Alan Dershowitz and the imperial presidency: A civil libertarian defends unlimited power

Eminent Harvard Law professor claims he's being shunned on Martha's Vineyard. New York Times responds with alarm

By Heather Digby Parton


Published July 9, 2018 8:35AM (EDT)

Alan Dershowitz (Getty/John Lamparski)
Alan Dershowitz (Getty/John Lamparski)

If you made the wise decision to stay off the internet over the July 4 break, you may not have heard about the saga of Harvard Law professor Alan Dershowitz and the supposed social ostracism during his vacation in Martha's Vineyard this summer. Evidently, some people with whom he usually associates find his defenses of Donald Trump to be off-putting, and they don't want to invite him to their parties.

Dershowitz had complained about being persona non grata last summer too but this year decided to write an op-ed in the Hill about it, calling it a form of McCarthyism. This prompted the publishing of three prominent New York Times articles and a review of his new book (arguing against the impeachment of Donald Trump), which recapitulated the ongoing soap opera as well. Since a central hallmark of the Trump era is famous people whining in public about being treated unfairly, this is only notable for the fact that the media seems to be obsessed with the story. Also, the man is selling a book. (Dershowitz is scheduled to visit "Salon Talks" on Monday for a conversation with Andrew O'Hehir and D. Watkins.)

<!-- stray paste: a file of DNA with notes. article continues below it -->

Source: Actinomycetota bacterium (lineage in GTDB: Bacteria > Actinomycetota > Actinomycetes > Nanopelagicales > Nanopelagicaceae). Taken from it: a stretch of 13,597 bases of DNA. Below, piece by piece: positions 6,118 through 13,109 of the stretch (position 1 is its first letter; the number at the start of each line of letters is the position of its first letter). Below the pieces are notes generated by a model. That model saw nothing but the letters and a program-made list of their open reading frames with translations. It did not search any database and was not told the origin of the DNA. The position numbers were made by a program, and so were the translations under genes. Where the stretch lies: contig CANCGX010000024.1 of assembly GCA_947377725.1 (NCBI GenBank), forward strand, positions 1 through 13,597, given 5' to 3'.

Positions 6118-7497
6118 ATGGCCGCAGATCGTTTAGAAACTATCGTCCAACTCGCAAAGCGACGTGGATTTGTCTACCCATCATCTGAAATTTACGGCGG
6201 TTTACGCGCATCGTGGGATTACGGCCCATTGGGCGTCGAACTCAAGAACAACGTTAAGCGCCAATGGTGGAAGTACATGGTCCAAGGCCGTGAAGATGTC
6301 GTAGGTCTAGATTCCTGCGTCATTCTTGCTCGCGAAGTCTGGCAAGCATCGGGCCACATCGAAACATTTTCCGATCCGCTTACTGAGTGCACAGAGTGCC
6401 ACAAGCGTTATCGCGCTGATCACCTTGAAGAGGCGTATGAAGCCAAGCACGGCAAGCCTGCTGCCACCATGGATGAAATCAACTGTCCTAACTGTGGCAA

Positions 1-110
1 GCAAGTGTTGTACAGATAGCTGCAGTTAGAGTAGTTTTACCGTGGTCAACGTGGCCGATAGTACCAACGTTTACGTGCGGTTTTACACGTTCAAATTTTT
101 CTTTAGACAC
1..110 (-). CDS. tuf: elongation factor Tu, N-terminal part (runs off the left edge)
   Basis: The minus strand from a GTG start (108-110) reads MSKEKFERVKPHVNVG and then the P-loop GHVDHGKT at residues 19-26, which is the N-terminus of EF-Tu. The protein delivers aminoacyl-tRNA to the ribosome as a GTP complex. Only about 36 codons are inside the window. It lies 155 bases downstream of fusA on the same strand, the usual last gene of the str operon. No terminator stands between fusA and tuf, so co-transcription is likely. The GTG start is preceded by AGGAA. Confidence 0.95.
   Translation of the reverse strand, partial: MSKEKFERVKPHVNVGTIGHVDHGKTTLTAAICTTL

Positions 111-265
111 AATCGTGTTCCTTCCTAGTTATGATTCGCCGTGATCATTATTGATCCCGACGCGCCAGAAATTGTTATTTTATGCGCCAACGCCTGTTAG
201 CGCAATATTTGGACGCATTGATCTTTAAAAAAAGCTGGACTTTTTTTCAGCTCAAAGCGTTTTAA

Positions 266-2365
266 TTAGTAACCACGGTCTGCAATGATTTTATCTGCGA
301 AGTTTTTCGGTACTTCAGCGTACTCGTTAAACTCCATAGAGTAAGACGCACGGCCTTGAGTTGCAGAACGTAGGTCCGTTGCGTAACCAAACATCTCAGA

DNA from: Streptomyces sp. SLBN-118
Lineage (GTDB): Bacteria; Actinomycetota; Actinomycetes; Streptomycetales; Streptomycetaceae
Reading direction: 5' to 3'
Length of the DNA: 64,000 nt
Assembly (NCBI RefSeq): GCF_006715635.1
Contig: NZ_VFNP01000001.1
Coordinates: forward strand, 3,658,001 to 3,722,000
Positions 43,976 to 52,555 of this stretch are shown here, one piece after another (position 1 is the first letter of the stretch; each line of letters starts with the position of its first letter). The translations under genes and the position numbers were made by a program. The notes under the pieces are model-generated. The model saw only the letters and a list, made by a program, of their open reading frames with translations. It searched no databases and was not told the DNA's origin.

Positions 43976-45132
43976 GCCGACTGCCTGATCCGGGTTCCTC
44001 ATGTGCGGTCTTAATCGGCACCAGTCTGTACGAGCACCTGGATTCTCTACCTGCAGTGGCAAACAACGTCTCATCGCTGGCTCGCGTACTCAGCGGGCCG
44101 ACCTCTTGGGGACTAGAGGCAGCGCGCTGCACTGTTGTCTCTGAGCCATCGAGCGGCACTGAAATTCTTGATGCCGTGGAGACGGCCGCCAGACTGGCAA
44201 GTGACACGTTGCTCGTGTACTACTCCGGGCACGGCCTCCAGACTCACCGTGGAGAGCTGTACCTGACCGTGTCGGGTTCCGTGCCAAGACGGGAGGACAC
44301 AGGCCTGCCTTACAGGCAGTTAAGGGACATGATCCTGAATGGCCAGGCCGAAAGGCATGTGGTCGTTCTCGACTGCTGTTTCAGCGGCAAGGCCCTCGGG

Nonetheless, there are some good reasons to take a closer look at why some former friends might be angry with Dershowitz. Despite his claims of oppression, one would think that the self-described champion of civil liberties would respect the concept of freedom of association, which is generally considered to be the natural right of people to gather together and "collectively express, promote, pursue, and defend their collective or shared ideas." These people on Martha's Vineyard don't want to socialize with someone who claims that Donald Trump has unlimited power over the Department of Justice and is personally above the law. It's called shunning, and it is a very old tradition.